Michael McCandless added a comment - OK new patch with a completely different approach, moving the tracking under Directory. I added a new AdaptiveRateLimitedDirectoryWrapper: it watches the average bytes/sec written by non-merges, and then (based on a multiplier) sets the merge throttling accordingly. It uses a rolling timestamps window of the last 1 GB of writes with 1 MB resolution, and lets you set min/max on the merge throttle. Also, I removed RateLimitedDirectoryWrapper: I think it's dangerous how it encourages you to throttle anything except merges, and encourages you to just set a fixed rate (one size does NOT fit all...). If you want "similar" behavior you can use AdaptiveRateLimitedDirectoryWrapper but set min and max to the same value.
        Hide
        Michael McCandless added a comment -

        I ran some tests with this approach and I think it's no good.

        This creates a tricky feedback system, where both CMS (via hard stalling of incoming threads) and this directory attempt to make change to let merges catch up. When CMS's hard stalls kick in, this lowers the indexing byte/sec rate, which causes this directory to (over simplistically) lower the merge IO throttling, which causes the merges to take longer.

        I think it's better if all throttling efforts happen in one place, e.g. CMS. I'l think about it ...

        Show
        Michael McCandless added a comment - I ran some tests with this approach and I think it's no good. This creates a tricky feedback system, where both CMS (via hard stalling of incoming threads) and this directory attempt to make change to let merges catch up. When CMS's hard stalls kick in, this lowers the indexing byte/sec rate, which causes this directory to (over simplistically) lower the merge IO throttling, which causes the merges to take longer. I think it's better if all throttling efforts happen in one place, e.g. CMS. I'l think about it ...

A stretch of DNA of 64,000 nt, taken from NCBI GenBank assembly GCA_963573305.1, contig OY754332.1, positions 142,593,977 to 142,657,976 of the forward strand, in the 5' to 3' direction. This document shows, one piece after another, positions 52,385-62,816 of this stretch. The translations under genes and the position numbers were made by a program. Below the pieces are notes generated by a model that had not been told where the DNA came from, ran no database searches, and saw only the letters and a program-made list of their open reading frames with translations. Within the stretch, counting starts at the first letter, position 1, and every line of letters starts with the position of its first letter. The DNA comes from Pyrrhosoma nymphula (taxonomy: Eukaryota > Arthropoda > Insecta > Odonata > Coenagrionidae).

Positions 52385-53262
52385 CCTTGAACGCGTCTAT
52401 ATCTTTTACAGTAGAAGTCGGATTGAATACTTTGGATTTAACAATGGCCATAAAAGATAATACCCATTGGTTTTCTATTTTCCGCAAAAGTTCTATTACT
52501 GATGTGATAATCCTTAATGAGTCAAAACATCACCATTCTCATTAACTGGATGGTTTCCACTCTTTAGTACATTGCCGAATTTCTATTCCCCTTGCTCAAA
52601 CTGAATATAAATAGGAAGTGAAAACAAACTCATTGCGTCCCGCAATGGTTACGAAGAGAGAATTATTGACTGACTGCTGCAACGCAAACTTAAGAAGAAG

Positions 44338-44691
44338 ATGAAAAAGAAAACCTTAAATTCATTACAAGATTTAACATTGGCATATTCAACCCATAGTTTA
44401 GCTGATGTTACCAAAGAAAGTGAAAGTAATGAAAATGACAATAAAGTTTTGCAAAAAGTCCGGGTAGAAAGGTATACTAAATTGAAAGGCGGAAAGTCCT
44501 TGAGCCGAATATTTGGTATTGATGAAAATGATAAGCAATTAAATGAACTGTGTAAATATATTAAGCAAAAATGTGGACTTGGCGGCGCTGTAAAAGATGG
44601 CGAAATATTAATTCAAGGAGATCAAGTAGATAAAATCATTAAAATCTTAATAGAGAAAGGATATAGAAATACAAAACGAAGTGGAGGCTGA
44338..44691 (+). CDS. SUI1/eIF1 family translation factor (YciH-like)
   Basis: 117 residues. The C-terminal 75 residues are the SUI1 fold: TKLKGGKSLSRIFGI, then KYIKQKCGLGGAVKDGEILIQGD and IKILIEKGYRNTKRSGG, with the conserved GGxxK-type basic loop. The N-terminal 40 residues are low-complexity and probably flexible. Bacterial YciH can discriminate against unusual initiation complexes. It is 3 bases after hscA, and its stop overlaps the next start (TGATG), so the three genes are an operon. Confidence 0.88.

Hide
        Michael McCandless added a comment -

        OK here's yet another approach that is promising, but this is still a
        rough work in progress...

        First, it removes all "cross cutting" merge abort checking and instead
        does it "down low" by wrapping all IndexOutputs created for merging:
        nice cleanup!

        Second, it puts all throttling (hard stall of incoming index threads,
        pause/unpause merges, IO rate limiting) responsibility in CMS, which
        makes sense because it's the merge scheduler that "knows" whether
        merges are falling behind, that sees how many merges need running,
        etc. (Plus CMS is already doing throttling...).

        Each merge is given its own MergeRateLimiter by IndexWriter, which
        handles 1) checking for abort, 2) pausing/unpausing merges, 3)
        optionally "io nice" (write MB/sec rate limit) each merge thread.

        CMS has a simplistic estimator of requires bytes/sec (records last 1K
        merges and computes required bytes/sec) ... I think this is too
        simplistic (e.g. doesn't handle a slow index that suddenly picks
        up)... still thinking about how it can better tune itself.

        I also removed CMS tweaking thread priorities: this seems ineffective
        in practice, and I think the "io nice" approach is better.

        Show